by Craig Howieson
In life, we inevitably take some knocks. Some bigger than others. There are those we can brush off and carry on as we were. Others weaken us, lingering on for years to come. And then there are those which shake us to our very core – forcing our hand to either crumble or return stronger.
The years between the release of Samantha Crain’s last album, You Had Me At Goodbye, and this her fifth full length have been laced with the kind of trauma and struggle that would reduce most people to their knees. A car accident that left her close to being unable to play an instrument drove her into a period of rehabilitation and self-discovery, as something that once defined her was seemingly slipping away.
Despite its difficult origins, A Small Death does not sound like a road to recovery. It is not a record that attempts to stitch together the frayed ends of what was once there. Instead, it finds Crain bursting like a butterfly from a shady chrysalis into brilliant technicolour. With bones set like steel, Crain rivals the recent shapeshifting of Angel Olsen as she bounds through stylistic guises.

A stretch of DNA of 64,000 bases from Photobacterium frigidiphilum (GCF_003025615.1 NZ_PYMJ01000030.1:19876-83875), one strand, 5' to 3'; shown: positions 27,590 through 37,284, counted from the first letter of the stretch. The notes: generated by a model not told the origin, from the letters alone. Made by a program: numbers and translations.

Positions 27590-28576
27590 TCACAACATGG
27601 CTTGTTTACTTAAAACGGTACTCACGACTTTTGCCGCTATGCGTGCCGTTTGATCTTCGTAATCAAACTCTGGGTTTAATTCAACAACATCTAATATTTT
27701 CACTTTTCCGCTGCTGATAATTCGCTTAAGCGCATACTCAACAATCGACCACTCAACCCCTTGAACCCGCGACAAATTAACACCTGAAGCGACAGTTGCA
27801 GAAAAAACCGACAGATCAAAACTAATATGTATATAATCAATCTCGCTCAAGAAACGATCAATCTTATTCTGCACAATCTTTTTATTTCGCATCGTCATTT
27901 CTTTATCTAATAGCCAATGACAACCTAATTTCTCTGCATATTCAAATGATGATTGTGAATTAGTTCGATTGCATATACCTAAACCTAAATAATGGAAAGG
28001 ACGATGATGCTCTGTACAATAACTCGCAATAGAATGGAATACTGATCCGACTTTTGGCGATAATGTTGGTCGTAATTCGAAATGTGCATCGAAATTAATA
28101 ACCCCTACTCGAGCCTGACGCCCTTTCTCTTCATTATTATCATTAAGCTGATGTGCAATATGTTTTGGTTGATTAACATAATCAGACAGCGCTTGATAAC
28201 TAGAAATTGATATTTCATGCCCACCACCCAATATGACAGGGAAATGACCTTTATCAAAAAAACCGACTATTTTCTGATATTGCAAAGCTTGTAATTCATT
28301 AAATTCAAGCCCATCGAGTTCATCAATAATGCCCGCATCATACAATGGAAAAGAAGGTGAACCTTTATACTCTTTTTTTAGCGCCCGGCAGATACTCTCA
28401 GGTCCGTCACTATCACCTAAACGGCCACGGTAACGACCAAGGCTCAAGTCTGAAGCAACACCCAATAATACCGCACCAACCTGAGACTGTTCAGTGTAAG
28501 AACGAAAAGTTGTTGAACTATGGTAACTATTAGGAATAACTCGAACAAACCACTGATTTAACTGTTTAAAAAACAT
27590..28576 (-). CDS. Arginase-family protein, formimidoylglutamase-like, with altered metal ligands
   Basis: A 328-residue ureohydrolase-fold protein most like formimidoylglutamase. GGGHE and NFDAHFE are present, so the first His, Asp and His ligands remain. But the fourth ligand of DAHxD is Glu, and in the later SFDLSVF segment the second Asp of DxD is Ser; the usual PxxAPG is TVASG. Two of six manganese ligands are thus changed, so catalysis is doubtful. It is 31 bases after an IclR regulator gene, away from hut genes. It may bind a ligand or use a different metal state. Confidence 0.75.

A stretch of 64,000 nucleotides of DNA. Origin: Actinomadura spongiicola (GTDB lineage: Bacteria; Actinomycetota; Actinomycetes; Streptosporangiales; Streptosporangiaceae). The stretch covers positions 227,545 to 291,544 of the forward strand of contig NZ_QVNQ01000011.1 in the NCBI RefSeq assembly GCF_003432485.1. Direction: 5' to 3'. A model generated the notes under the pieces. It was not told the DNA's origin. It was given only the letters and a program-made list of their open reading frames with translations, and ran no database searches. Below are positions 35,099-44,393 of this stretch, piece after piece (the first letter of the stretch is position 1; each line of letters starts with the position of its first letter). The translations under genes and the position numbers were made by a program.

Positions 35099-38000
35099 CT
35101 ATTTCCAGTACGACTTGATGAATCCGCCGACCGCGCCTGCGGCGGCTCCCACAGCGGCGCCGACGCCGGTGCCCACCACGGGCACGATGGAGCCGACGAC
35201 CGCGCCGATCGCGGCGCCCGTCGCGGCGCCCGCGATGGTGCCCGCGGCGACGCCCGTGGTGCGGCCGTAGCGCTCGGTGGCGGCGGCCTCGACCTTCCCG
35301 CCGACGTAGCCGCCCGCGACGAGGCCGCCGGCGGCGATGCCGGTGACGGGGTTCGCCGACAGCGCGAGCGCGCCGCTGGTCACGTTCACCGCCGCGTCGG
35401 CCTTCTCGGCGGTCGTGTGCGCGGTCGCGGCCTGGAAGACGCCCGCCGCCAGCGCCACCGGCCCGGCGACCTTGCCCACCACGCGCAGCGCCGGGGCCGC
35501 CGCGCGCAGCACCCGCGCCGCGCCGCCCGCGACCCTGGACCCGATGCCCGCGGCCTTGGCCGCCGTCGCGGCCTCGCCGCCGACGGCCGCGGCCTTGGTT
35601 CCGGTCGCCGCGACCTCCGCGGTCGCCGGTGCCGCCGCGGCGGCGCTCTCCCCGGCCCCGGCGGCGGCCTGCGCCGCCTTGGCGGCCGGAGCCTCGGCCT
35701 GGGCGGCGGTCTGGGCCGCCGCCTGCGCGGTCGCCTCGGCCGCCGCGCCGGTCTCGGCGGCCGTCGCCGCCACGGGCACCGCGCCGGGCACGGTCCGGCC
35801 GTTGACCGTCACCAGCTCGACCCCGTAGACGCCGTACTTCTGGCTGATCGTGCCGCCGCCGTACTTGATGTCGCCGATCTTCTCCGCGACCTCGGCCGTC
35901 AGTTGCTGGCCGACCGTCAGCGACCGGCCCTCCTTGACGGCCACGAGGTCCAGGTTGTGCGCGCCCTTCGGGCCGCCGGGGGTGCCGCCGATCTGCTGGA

The pacing and structure of the album is immense – effortlessly flitting from the enchanting folk of High Horse to the ricocheting pedal steel and poptastic chorus of Reunion. Garden Dove even blusters in like Radiohead’s Just before being swamped by sleazy sax lines.
Wielding a voice that could breathe new life into scorched earth, Crain locks the ghosts of the past in a chest and hurls them into the hungry sea amidst the dreamy acoustics of Tough for You. It is one of the record’s most affecting moments – reliving the trauma of being strong and staying silent for those who would not do the same for you.
Joey searches for the perfection of a past love viewed through rose-tinted glasses. In assessing the cruel passing of time (‘I don’t see through those eyes anymore’), it questions whether it is ever too late to recapture what’s lost, and whether it is wise to dwell too long on that which time has washed away.
Sometimes, a small part of us has to die or be left behind in order for something new to take its place. On A Small Death, Crain not only addressed the struggle that got her here, but she lets go of elements of her past that were holding her back. She emerges reborn – securing a future in the imprint she leaves in the hearts of others.
Secret Meeting score: 88
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